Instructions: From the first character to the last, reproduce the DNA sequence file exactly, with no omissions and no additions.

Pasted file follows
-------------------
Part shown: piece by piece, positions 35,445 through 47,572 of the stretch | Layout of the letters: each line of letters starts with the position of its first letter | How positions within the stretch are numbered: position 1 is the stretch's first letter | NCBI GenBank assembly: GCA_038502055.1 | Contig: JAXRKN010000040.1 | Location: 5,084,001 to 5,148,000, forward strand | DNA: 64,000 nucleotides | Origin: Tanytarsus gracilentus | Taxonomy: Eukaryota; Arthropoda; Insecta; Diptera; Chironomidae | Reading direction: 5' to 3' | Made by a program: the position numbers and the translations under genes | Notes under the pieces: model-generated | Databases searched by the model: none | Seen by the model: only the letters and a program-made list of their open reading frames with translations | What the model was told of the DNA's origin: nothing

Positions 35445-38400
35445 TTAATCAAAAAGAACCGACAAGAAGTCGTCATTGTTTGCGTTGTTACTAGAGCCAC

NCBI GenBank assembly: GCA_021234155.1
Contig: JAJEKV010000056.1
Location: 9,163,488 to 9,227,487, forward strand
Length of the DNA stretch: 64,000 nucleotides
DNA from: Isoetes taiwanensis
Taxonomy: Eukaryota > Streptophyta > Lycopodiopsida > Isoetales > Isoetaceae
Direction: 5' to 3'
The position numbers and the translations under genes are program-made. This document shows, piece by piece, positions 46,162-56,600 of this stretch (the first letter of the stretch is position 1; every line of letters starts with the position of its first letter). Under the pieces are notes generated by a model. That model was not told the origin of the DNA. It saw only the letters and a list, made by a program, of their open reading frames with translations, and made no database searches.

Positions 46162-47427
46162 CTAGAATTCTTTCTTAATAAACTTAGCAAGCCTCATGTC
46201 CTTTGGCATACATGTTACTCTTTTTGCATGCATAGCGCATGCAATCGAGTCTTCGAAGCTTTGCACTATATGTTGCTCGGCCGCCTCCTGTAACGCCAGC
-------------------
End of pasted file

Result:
Part shown: piece by piece, positions 35,445 through 47,572 of the stretch | Layout of the letters: each line of letters starts with the position of its first letter | How positions within the stretch are numbered: position 1 is the stretch's first letter | NCBI GenBank assembly: GCA_038502055.1 | Contig: JAXRKN010000040.1 | Location: 5,084,001 to 5,148,000, forward strand | DNA: 64,000 nucleotides | Origin: Tanytarsus gracilentus | Taxonomy: Eukaryota; Arthropoda; Insecta; Diptera; Chironomidae | Reading direction: 5' to 3' | Made by a program: the position numbers and the translations under genes | Notes under the pieces: model-generated | Databases searched by the model: none | Seen by the model: only the letters and a program-made list of their open reading frames with translations | What the model was told of the DNA's origin: nothing

Positions 35445-38400
35445 TTAATCAAAAAGAACCGACAAGAAGTCGTCATTGTTTGCGTTGTTACTAGAGCCAC

NCBI GenBank assembly: GCA_021234155.1
Contig: JAJEKV010000056.1
Location: 9,163,488 to 9,227,487, forward strand
Length of the DNA stretch: 64,000 nucleotides
DNA from: Isoetes taiwanensis
Taxonomy: Eukaryota > Streptophyta > Lycopodiopsida > Isoetales > Isoetaceae
Direction: 5' to 3'
The position numbers and the translations under genes are program-made. This document shows, piece by piece, positions 46,162-56,600 of this stretch (the first letter of the stretch is position 1; every line of letters starts with the position of its first letter). Under the pieces are notes generated by a model. That model was not told the origin of the DNA. It saw only the letters and a list, made by a program, of their open reading frames with translations, and made no database searches.

Positions 46162-47427
46162 CTAGAATTCTTTCTTAATAAACTTAGCAAGCCTCATGTC
46201 CTTTGGCATACATGTTACTCTTTTTGCATGCATAGCGCATGCAATCGAGTCTTCGAAGCTTTGCACTATATGTTGCTCGGCCGCCTCCTGTAACGCCAGC